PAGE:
taken away for experimentation. When he escapes. however. he finds himselfwandering wide eyed and innocent through a cruel. inhuman world in search of his parents. l)ave liorthw ick renders both flesh and plasticine actors puppet-like. If you saw it on ’l‘\’ at Christmas. see ll again at the (ii-'l‘. because it‘s a gem of British animation.
I The Secret Adventures Of Tom Thumb r 12) linter the post-industrial nightmare world of our animated hero Tour. more like Lynch's lz'rawr/ieurl offspring than any
16 The List 25 February ll) March l‘)‘)4
that what works as a disposable holiday read becomes a bit of a plod as a ‘thriller’ clocking up over 140 minutes. The big-screen adaptation of John Grisham’s The Firm was flabby in the middle, and his Pelican Brief is anything but short. Even in the hands of Alan J. Pakula — the thriller veteran
who brought us Presumed Innocent and Klute - this Julia Roberts vehicle can’t shrug off the accusation that it’s
When two Supreme Court judges are assassinated, New Orleans law student Darby Shaw (Roberts) writes a speculative brief that names an industrialist as the man behind it all
government. But what began as an amusing diversion turns nasty as her
nerves and leaves a trail of death around her. Afraid of everyone, including the FBI, Oarby turns to Gray Grantham (Denzel Washington), an investigative reporter who may be the only person who can keep her alive. Unlike the novel, the film introduces the contents of the brief fairly early on, releasing the audience far too easily from one narrative hook and turning the proceedings into nothing more than a drawn-out chase movie. Washington’s character also comes on the scene prematurely, perhaps so that his beefed-up presence can help Roberts, in her much-needed return to the spotlight, carry the weight of this overlong movie. And despite the in- fighting between the FBI, CIA and the White House, which renders the US Government ridiculous and faintly immoral, the sheer implausibility of the case at the story’s core means this programme filler only has the nip of a chihuahua rather than the rottweiler bite of the director’s masterpiece, All The President’s Men. (Alan Morrison)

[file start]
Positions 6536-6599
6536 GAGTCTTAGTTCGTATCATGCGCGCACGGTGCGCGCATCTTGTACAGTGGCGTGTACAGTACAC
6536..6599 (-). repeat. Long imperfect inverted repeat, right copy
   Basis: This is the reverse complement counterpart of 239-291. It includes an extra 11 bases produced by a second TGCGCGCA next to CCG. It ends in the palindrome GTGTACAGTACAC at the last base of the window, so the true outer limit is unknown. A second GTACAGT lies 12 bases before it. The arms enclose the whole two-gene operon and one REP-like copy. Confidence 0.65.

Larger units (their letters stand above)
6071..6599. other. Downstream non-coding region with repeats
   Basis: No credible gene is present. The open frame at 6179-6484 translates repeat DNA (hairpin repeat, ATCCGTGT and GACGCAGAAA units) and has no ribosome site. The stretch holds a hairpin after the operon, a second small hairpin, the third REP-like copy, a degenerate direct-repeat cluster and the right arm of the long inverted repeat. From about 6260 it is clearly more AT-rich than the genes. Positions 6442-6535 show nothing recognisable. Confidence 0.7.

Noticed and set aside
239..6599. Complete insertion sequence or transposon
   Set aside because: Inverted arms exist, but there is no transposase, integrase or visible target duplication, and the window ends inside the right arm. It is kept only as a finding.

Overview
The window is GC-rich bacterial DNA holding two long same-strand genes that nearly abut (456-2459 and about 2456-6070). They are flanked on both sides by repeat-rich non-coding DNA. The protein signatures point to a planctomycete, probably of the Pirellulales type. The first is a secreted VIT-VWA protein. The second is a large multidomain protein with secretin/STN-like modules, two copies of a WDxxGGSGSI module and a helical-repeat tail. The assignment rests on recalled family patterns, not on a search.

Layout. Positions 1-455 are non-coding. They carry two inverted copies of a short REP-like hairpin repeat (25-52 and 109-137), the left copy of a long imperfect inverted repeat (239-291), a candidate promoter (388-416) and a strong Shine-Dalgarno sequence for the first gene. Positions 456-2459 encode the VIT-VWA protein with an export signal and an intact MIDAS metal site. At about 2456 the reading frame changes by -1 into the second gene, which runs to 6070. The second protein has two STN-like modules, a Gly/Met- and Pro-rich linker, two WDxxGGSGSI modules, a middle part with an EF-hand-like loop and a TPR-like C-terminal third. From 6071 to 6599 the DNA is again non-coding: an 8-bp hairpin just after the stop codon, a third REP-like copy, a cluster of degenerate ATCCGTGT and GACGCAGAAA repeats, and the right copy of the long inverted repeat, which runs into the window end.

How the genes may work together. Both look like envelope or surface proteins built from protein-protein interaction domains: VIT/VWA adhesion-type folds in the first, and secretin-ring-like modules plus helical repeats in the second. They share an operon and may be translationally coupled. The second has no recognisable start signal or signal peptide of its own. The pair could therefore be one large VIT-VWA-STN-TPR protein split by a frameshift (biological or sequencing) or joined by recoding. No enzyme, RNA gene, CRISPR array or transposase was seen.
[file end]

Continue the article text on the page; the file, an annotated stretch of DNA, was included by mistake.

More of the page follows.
The Pelican Brief (12) (Alan J. Pakula, US, 1993) Julia Roberts, Denzel Washington, Sam Shepard. 141 mins. From Fri 25. General release.
i_ LA GRISE
Written and directed by Goline Serreau - whose facility for cute domestic farce resulted a few years back in the megabuck Hollywood remake of her Trois Rommes Et Un Couffin (Three Men And A Baby) - La Crise promises the sharp eye and winning charm that she also displayed in the immensely popular Romuald And Juliette. It’s a story about a man who wakes up one morning to find that his wife and job have both left him, thereby offering up a fistful of ultra-contemporary issues: divorce, insecurity, family and communication (or the lack of it).